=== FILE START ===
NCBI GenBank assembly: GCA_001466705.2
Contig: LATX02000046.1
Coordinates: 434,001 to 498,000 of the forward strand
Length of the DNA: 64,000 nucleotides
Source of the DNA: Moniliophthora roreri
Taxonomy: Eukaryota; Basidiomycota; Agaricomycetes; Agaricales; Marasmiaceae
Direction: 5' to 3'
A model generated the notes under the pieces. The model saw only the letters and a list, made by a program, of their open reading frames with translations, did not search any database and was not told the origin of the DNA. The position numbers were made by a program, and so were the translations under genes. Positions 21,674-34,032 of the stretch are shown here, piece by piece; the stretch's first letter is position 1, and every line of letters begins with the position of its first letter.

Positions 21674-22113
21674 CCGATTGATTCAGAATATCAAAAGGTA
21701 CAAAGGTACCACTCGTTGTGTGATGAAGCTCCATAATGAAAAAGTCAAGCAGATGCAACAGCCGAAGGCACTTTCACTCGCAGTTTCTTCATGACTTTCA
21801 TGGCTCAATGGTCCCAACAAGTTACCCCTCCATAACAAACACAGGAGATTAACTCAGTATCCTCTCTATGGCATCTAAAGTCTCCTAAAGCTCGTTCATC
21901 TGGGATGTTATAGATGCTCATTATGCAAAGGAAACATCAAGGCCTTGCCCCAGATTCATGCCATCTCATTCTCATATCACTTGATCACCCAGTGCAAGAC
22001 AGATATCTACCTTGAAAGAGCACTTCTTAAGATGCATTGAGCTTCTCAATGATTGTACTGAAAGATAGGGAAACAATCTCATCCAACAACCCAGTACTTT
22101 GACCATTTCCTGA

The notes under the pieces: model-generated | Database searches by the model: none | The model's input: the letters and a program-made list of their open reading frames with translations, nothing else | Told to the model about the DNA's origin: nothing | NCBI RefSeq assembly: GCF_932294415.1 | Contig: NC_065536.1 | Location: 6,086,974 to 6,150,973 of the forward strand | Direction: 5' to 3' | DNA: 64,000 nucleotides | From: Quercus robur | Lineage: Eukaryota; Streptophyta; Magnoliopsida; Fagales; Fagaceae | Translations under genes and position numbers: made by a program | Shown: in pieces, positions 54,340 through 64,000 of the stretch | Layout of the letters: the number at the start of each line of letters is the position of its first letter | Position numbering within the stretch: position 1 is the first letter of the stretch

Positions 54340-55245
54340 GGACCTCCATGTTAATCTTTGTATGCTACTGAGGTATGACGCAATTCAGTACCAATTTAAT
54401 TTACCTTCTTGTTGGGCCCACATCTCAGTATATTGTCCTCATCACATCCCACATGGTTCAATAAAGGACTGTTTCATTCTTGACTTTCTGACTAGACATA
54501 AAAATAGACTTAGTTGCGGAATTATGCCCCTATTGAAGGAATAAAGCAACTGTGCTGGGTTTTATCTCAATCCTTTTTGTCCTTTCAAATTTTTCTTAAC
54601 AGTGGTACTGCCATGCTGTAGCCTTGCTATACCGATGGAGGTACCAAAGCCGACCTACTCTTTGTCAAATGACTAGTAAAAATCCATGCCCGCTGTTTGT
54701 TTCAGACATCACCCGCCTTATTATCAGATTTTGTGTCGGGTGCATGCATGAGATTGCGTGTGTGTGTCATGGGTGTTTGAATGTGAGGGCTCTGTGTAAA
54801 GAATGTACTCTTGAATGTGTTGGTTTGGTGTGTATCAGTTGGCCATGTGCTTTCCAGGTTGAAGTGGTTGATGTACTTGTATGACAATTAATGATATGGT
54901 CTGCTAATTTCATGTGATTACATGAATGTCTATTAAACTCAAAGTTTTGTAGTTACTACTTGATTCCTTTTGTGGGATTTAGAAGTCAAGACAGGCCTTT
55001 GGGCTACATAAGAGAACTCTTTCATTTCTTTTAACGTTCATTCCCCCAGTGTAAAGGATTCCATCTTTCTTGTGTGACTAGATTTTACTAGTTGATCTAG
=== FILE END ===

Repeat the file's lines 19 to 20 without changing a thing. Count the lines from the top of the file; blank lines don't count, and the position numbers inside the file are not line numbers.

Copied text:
54401 TTACCTTCTTGTTGGGCCCACATCTCAGTATATTGTCCTCATCACATCCCACATGGTTCAATAAAGGACTGTTTCATTCTTGACTTTCTGACTAGACATA
54501 AAAATAGACTTAGTTGCGGAATTATGCCCCTATTGAAGGAATAAAGCAACTGTGCTGGGTTTTATCTCAATCCTTTTTGTCCTTTCAAATTTTTCTTAAC